In last week’s blog I mentioned a few of the interesting new products featured at RSA Conference and discussed one of the common threads from conversations with attendees, which was the need for increased performance and scalability in the low-level packet processing functions that are a critical part of many of these products.


From a system architecture perspective, we also heard consistent comments about the need for efficient implementations of hybrid systems based on multicore architectures.


In this context the term “hybrid system” refers to one comprising multiple (typically, two) processor architectures. Generally, one architecture (generally x86) is used for the control plane and another for the data plane. The data plane architecture can be either a standard multicore platform such as Cavium or NetLogic/Broadcom, or in some cases a specialized Network Processor from a company such as Netronome.


It’s interesting to talk to system designers about the tradeoffs that they consider when choosing a hybrid system architecture as opposed to a unified approach (where both the control plane and data plane are implemented on the same architecture and, often, on the same processor).


One the one hand, a unified system brings compelling advantages in terms of a single software development environment, a more straightforward hardware design and the ability to work with a single processor supplier.


A hybrid system approach creates the challenges of dealing with two (generally very different) software development environments, two Operating Systems, software integration issues and a more complex hardware design. Also, the overall project schedule is now subject to the delivery dates for two multicore processors rather than one.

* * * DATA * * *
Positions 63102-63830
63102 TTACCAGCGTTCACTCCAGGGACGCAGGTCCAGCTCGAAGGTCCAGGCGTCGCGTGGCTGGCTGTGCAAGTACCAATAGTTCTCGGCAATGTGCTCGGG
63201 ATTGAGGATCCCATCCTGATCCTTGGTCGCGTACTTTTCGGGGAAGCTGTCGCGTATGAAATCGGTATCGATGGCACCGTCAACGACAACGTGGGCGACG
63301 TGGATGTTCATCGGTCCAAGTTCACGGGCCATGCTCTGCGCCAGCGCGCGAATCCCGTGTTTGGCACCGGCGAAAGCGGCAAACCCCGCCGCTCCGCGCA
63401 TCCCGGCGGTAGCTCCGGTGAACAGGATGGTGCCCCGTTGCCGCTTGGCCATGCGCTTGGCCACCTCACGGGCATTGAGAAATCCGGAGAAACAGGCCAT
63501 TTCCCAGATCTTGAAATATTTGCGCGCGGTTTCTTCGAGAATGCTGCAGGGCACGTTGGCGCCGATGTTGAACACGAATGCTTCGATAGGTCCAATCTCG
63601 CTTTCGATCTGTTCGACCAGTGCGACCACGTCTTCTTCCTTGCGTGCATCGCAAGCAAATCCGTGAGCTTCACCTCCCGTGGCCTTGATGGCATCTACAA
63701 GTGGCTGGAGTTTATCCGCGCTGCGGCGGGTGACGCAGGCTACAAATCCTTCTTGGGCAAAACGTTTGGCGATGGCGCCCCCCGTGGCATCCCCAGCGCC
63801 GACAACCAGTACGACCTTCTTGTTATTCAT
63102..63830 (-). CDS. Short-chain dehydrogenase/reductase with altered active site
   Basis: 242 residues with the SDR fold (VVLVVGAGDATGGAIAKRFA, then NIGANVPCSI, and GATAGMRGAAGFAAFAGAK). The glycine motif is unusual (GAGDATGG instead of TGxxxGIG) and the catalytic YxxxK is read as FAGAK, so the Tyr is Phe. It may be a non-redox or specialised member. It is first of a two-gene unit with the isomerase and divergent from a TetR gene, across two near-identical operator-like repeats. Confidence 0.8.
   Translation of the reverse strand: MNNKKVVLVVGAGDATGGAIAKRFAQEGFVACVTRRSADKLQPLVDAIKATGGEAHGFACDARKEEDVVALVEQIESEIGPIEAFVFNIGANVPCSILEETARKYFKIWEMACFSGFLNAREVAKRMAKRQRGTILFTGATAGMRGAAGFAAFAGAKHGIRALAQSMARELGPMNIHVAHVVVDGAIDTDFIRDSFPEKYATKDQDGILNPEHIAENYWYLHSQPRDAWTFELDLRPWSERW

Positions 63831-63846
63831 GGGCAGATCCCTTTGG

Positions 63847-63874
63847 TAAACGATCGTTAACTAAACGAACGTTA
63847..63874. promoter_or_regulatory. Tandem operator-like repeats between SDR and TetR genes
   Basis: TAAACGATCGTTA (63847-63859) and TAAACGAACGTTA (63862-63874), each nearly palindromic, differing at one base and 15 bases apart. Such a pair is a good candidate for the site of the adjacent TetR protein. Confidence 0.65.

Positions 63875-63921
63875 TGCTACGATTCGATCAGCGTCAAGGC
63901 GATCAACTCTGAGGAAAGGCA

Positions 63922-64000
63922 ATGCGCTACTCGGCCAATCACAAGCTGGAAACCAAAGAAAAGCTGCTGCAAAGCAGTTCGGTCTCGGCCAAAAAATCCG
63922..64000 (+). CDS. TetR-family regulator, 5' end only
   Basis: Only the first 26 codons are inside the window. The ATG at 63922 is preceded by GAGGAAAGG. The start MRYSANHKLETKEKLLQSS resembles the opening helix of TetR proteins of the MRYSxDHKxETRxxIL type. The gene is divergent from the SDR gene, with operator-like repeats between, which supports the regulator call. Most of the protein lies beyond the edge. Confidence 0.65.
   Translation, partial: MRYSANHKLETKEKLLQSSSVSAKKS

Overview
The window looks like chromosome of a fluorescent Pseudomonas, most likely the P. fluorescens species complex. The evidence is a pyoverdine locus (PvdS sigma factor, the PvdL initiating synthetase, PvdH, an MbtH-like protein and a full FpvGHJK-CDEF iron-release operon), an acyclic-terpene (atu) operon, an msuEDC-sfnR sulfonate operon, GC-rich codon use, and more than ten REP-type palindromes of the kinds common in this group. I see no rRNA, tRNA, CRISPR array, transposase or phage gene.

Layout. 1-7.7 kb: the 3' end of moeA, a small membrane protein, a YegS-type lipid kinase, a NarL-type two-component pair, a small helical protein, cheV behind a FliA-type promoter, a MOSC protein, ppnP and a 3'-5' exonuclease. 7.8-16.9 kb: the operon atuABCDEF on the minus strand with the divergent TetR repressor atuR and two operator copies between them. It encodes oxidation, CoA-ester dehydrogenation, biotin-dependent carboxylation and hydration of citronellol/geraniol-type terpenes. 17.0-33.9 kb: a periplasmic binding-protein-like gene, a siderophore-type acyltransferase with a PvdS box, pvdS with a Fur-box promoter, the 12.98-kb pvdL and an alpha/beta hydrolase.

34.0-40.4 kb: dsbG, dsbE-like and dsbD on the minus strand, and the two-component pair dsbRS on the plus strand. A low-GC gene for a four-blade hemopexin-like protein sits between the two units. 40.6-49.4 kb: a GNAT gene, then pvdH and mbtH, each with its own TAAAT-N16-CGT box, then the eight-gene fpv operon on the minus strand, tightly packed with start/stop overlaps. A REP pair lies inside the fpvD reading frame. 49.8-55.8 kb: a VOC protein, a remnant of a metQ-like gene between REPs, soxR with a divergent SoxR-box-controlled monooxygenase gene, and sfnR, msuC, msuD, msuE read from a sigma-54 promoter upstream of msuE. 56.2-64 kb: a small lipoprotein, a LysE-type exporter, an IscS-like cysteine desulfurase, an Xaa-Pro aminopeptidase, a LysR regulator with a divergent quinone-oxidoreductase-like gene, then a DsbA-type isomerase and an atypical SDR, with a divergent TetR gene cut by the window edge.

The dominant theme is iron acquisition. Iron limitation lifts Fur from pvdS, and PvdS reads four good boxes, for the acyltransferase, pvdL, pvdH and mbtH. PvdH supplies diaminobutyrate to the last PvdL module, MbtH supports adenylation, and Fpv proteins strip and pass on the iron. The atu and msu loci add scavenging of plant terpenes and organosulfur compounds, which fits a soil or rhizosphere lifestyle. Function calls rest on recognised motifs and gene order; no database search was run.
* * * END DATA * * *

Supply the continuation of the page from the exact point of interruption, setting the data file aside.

The message that we received from attendees at RSA Conference is that, in specific cases, the increased complexity and risk of a hybrid design is still outweighed by the overall system-level advantages that can be achieved. Generally, these advantages are reduced system cost, higher overall system throughput and increased performance on specific security-related functions which typically are performed in dedicated offload engines in a hybrid system.


Within 6WIND’s software, we have recognized this need and provide highly-efficient support for hybrid system architectures. All the 6WINDGate control plane code and most of our data plane code is architecture-independent. Architecture-specific abstractions and optimizations are performed within a data plane module called the “Fast Path Networking SDK” or “FPN-SDK”.


From our customers’ point of view, they license from us the 6WINDGate stack including the protocols that they need, along with the appropriate FPN-SDK modules for the processors that they select. In terms of our development process, this architecture enables us to work on both new protocols and new architecture support as parallel activities, bringing a high degree of efficiency to our new product development process.


What do you see as the trends and tradeoffs in terms of hybrid vs. unified multicore systems in networking and security applications? Will there always be a market segment where hybrid systems are the optimum solution?

I spent most of my time at RSA Conference last week working our booth, with limited time to walk the show floor and understand the wide range of new products on display. In conversations with attendees and exhibitors, however, I was struck by the wide range of new solutions being discussed at the event as well as the diversity of challenges that are being addressed in the whole category of network security.


Among the interesting new products featured on the show floor, Cisco demonstrated a new application-aware firewall product, Cisco ASA CX, as part of its SecureX strategy. Cisco ASA CX is an extension to its Adaptive Security Appliance that offers control over 1,000 different applications, including Facebook, Google+, LinkedIn, Twitter and iTunes. The application-aware firewall product breaks those applications down into more than 75,000 micro-applications, or application components, reporting on how much network bandwidth is consumed by specific applications and application features.